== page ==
The S&D (Socialists and Democrats) Group – most probably the second largest – has stated that it will oppose any alliance between the EPP and ‘the far-right’. The Renew (Liberal) and Green Groups, both of which also oppose any deals with the far-right, are expected to lose Members, and Renew could be replaced as the third largest group by either the ECR or by the ID (Identity and Democracy) Group, where France’s Marine Le Pen’s party sits, among others.


The above projections, if confirmed, would suggest that the traditional majority alliance between centre-right and centre-left could be replaced in the new parliament by an EPP-led more right-wing coalition. Another possible scenario could be a more fluid system of shifting alliances, depending on the particular issues to be voted on in plenary session.


However, it is conceivable that the numerical increase in the size of the right-wing and far-right groups may not be matched by a corresponding increase in their political influence. Past experience has shown that Members from far-right parties often prefer to use the Parliament as a platform for their personal views, rather than focussing on the core parliamentary business of shaping EU legislation through the specialised committees. Furthermore, the two right-wing or far-right groups – and their respective leaders – have a long history of feuding among themselves, which if continued in the next Parliament could further limit their effectiveness.


Indeed, the particular work culture of the European Parliament, with its emphasis on compromise and consensus between nationalities and political affiliations, may also be a factor in reducing the influence of the eurosceptic and far-right groupings in the new Parliament.


To further complicate the situation, there has also been talk in Brussels of a realignment of right-wing forces and the formation of a new political group. Not to forget the 50 or more newly elected Members who will start their term of office as non-attached and some of whom may well end up in the ECR or ID Groups. Rarely has US President Lyndon Johnson’s celebrated aphorism seemed more relevant: “The iron law of politics is that successful politicians must learn how to count.”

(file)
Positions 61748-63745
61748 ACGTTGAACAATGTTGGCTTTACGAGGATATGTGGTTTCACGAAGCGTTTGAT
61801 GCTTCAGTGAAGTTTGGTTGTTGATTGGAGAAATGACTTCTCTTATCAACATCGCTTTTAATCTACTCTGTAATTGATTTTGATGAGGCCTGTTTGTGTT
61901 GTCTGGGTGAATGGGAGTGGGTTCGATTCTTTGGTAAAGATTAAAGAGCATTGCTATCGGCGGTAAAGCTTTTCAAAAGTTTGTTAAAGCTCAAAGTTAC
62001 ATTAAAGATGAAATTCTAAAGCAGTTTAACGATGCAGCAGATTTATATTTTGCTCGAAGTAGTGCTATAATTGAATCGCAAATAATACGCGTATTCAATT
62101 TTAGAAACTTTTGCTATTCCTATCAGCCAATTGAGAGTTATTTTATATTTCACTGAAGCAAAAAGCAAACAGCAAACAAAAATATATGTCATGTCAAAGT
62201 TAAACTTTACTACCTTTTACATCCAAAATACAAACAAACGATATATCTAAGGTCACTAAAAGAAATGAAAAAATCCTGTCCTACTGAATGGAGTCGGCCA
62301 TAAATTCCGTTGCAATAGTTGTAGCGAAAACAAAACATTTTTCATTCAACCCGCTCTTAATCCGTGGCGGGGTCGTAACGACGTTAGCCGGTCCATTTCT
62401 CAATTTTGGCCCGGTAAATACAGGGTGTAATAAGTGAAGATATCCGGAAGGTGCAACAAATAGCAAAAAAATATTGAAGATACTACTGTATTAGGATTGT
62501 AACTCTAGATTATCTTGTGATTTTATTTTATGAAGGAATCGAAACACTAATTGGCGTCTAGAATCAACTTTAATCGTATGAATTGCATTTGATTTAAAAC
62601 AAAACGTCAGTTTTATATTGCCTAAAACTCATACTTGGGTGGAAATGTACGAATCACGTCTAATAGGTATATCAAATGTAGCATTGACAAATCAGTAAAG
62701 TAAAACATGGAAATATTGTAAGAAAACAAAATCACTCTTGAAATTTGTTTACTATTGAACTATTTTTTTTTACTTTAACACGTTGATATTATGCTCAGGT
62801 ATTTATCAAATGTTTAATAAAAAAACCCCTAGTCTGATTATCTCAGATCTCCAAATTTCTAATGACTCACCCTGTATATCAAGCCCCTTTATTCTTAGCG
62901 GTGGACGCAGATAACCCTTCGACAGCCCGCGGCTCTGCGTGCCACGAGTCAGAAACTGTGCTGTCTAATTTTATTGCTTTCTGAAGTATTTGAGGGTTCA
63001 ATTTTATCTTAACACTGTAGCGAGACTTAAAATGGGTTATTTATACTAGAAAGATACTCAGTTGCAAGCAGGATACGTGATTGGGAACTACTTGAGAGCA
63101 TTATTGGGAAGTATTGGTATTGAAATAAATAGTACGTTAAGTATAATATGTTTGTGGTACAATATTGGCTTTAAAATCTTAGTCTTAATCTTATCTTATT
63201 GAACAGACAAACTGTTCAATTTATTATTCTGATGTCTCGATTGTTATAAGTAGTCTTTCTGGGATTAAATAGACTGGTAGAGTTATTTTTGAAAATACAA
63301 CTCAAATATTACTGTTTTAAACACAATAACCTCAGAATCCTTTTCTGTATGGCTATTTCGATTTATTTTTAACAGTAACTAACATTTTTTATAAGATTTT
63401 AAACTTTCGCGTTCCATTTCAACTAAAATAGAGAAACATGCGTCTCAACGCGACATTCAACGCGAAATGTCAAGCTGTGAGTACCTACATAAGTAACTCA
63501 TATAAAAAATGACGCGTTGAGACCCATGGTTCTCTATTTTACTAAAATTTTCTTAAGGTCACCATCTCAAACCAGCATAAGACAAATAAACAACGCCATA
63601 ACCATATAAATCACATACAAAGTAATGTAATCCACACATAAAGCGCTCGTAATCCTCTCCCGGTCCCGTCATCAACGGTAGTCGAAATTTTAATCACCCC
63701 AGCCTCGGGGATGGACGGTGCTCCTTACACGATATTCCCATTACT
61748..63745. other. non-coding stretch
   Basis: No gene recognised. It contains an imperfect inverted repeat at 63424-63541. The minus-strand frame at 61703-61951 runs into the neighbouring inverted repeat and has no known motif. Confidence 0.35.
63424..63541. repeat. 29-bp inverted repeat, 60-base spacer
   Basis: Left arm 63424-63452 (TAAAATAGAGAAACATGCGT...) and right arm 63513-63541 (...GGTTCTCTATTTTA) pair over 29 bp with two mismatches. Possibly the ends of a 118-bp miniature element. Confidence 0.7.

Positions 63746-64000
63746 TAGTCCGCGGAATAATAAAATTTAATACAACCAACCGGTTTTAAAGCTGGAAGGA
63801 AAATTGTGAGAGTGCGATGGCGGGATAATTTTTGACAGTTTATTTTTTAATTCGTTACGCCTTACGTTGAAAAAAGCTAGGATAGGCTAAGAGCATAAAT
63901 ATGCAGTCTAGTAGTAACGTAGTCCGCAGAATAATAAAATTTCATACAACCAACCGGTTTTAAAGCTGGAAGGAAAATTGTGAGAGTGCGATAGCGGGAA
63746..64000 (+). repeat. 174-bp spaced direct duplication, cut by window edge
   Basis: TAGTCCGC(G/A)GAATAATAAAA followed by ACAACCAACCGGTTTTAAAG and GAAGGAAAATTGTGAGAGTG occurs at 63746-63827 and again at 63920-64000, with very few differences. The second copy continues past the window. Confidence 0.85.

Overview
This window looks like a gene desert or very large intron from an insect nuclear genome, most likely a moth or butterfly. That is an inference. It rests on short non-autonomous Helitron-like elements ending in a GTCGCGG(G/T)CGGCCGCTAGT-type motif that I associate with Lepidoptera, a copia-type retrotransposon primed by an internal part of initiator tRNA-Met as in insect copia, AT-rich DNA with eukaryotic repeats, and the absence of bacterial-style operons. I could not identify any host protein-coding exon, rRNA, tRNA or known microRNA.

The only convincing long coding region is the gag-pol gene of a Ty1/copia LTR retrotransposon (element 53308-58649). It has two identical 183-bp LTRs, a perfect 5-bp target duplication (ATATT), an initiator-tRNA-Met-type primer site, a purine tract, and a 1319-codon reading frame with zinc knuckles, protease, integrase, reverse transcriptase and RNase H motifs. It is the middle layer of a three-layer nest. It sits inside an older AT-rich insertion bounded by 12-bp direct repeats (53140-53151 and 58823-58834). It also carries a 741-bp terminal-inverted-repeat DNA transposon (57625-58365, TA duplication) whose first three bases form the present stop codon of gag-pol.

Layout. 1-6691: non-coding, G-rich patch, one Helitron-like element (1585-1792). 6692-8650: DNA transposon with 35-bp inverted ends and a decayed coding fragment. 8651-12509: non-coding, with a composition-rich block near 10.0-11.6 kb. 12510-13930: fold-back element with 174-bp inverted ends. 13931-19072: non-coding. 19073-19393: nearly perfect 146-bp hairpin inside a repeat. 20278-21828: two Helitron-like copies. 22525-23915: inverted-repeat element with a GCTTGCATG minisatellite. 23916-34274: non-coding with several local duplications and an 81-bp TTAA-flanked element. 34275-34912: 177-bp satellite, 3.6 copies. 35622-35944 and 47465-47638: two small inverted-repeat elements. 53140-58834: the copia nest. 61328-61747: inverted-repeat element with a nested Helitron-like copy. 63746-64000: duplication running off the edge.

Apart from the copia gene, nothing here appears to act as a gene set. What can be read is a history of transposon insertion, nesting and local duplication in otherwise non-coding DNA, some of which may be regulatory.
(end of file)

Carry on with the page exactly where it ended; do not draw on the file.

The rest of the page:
All will eventually become clear, hopefully in the period between the announcement of the election results on 9th June and the constituent session in the week of 15th July. The newly constituted political groups will meet and deliberate during this time. In parallel, an informal meeting of EU leaders is due to take place on 17th June, and the full European Council will meet on 27-28th June, inter alia to decide on the leaders’ choice of the next Commission President.


Externally, this move to the right, if reflected in the results of the European elections and the changed balance of power within the European Parliament, will inevitably have consequences at two different but related levels – for the other EU institutions, particularly the Commission, and nationally.


It is unclear at this stage precisely where a majority might lie in the new Parliament to secure von der Leyen’s desired second term. Other candidates may emerge. The proposals to be made by the member states’ governments for the other Commissioner posts may also be affected, as could certain key EU policies such as combating climate change, the EU budget, and financial and military support for Ukraine.


The results could also have significant political implications at national level. In the case of France, for example, if Le Pen’s Rassemblement National achieves a much higher score than Macron’s list Besoin d’Europe, she will be well placed for the presidential election in 2027. Similarly, if the German CDU wins the most seats in Germany, as currently seems likely, this would give them a useful boost for the next federal election in autumn 2025.


We await with some trepidation the outcome of this historic and hard-fought election, and its effect on Europe’s political landscape. Whatever the results, the EU institutions and the governments of the member states must listen carefully to the message sent by the voters and act accordingly, in the general interest. Europe’s future hangs in the balance.


[1] New members: Cyprus, the Czech Republic, Estonia, Hungary, Latvia, Lithuania, Malta, Poland, Slovakia, and Slovenia.

[2] Emmanuel Macron, Emmanuel Macron in his own words (English), The Economist, May 2024,